In some embodiments of the present invention, the instrumented coring apparatus may comprise a geo steering device and/or a geo stopping device, such as at, or near bit gamma-ray, resistivity, acoustic and other formation evaluation sensors, or vibration, or torque sensors that indicate changes in lithology.

In some embodiments of the present invention, analysis devices may be in fluid communication with the entire core sample or portions of the core sample.

In some embodiments of the present invention, fluid communication may be achieved with a tubing connection. In some embodiments of the present invention, a tubing connection may be between an inner core barrel and an analysis device and/or between an inner core barrel and a fluid chamber and analysis section. In some embodiments, fluid communication may be achieved with a passageway in the inner core barrel that extends from a location proximal to the core sample to the analysis device and/or a chamber in fluid communication with the analysis device.

In some embodiments of the present invention, a core sample may be in open fluid communication, i.e., no barriers or fluid flow control, with an analysis device. In some embodiments of the present invention, fluid communication between a core sample and an analysis device may be in regulated fluid communication.

Regulated fluid communication may be achieved with the placement of fluid flow control elements between a core sample and an analysis device. Regulated fluid communication may be on/off control for intermittent sampling and/or flow rate control for continuous sampling.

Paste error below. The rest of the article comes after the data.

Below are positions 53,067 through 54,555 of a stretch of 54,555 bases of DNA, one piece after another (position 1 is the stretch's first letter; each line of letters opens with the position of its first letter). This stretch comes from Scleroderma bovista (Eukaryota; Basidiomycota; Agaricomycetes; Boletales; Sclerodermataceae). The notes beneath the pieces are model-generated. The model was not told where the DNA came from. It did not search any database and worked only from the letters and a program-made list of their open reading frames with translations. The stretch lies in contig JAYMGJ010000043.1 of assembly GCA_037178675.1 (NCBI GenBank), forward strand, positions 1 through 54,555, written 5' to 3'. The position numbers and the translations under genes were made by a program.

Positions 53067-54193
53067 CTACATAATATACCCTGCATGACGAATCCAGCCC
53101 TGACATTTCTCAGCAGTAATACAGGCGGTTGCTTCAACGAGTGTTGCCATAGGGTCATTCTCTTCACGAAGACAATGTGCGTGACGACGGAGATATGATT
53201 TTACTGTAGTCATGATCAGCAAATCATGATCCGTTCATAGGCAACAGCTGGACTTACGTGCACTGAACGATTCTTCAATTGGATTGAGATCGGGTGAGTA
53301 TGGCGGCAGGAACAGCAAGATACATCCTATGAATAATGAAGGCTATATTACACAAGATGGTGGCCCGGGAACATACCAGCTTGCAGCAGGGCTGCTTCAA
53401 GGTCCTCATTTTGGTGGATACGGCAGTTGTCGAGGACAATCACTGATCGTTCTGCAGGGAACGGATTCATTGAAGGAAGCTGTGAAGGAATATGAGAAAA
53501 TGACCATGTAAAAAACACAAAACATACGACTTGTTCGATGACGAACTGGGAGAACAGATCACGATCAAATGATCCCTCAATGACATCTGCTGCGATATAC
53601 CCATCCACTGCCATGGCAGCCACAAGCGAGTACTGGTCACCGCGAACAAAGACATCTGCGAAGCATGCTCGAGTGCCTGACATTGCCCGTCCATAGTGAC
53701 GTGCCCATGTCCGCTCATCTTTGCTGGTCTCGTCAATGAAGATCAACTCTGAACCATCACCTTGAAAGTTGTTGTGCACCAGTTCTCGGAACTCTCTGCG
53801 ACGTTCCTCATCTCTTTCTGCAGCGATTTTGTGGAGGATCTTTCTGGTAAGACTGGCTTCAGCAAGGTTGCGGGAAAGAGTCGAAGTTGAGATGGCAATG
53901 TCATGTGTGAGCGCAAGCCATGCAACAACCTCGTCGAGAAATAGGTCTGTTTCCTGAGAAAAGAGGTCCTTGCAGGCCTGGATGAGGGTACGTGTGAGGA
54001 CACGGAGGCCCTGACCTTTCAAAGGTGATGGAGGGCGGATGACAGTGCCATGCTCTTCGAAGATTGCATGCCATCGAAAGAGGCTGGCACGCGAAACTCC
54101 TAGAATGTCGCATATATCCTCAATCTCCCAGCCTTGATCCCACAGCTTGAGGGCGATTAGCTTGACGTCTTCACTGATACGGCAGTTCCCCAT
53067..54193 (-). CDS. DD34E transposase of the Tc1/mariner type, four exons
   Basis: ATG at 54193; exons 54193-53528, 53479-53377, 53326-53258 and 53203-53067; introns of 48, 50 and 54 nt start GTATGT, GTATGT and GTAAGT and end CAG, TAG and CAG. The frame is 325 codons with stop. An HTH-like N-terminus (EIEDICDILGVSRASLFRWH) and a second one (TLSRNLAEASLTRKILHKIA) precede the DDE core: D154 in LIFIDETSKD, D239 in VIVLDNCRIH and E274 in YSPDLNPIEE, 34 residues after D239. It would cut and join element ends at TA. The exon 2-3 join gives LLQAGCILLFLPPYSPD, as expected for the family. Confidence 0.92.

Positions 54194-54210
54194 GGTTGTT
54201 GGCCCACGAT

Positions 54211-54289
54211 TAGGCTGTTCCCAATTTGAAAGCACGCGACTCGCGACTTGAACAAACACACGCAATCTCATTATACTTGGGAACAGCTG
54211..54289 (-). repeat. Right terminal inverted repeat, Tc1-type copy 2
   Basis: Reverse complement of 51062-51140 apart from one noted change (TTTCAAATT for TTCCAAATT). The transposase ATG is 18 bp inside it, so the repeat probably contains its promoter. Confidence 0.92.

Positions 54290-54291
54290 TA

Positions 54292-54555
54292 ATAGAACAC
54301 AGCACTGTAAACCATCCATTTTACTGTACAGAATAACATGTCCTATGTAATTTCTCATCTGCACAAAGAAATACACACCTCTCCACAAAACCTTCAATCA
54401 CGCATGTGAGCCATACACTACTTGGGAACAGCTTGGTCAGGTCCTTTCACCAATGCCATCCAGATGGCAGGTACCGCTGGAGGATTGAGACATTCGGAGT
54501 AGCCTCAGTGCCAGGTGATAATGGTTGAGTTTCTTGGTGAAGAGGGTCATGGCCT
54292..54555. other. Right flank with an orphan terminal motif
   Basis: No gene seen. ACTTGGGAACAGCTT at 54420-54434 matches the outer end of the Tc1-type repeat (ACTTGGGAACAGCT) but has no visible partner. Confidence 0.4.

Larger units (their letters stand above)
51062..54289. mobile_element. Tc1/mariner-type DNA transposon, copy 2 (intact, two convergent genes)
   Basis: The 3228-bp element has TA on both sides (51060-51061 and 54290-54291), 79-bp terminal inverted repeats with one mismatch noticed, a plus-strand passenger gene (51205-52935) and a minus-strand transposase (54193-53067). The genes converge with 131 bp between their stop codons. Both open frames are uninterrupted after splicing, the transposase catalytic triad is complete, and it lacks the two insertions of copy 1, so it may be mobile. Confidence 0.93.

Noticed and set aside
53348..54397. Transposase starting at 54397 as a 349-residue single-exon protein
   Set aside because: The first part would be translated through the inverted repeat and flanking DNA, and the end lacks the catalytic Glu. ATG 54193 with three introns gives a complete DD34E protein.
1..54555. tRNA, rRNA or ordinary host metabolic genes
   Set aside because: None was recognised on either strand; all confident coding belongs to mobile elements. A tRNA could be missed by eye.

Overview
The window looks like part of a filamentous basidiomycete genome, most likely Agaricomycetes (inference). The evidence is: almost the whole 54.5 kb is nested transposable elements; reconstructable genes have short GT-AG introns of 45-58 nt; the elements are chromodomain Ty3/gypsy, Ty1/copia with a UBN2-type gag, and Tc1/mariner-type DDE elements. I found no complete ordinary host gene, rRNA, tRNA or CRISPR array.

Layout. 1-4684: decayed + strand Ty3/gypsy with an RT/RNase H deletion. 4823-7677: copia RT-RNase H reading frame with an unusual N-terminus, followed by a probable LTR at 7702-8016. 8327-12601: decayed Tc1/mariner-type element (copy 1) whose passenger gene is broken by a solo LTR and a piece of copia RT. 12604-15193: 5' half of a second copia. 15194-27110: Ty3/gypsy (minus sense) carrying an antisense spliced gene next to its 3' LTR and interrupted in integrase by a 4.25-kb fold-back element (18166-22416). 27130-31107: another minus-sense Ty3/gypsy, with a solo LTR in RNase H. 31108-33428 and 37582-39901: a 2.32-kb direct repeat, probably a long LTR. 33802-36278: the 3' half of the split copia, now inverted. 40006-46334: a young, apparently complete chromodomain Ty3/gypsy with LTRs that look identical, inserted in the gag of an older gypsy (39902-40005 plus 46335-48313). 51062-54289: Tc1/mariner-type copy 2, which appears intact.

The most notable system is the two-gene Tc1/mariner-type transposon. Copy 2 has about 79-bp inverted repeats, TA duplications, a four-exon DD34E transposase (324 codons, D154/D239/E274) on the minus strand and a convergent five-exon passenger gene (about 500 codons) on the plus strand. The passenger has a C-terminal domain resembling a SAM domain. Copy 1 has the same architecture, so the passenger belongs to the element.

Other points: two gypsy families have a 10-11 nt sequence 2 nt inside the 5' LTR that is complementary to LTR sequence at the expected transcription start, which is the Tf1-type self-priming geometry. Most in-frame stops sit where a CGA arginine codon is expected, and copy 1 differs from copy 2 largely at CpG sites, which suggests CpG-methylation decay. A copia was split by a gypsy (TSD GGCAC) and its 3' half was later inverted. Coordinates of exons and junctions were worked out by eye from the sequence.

Suitable fluid flow control elements may include, but not be limited to, valves, gas flow controllers, gas flow meters, liquid flow controllers, liquid flow meters, or any combination thereof. Incorporated in such fluid flow control devices may be filters, semi-permeable separation devices, and/or osmotic-based separation devices. In some embodiments, fluid flow control elements may be electronically controlled. Suitable valves may include, but not be limited to, check valves, diaphragm valves, gate valves, needle valves, pneumatic valves, sampling valves, or any combination thereof. Such valves may be pressure and/or temperature controlled.

In some embodiments of the present invention, an instrumented core barrel may comprise fluid flow control elements to regulate fluid flow to the analysis device. By way of nonlimiting example, an instrumented core barrel may comprise a gas inlet to the analysis device with a sampling valve to control gas flow through the gas inlet.

In some embodiments of the present invention, regulated fluid communication between a core sample and an analysis device may regulate the pressure of the fluid proximal to the core sample and/or of the fluid proximal to the analysis device. By way of nonlimiting example, an instrumented core barrel may comprise a check valve to allow for a maximum pressure proximal to the analysis device.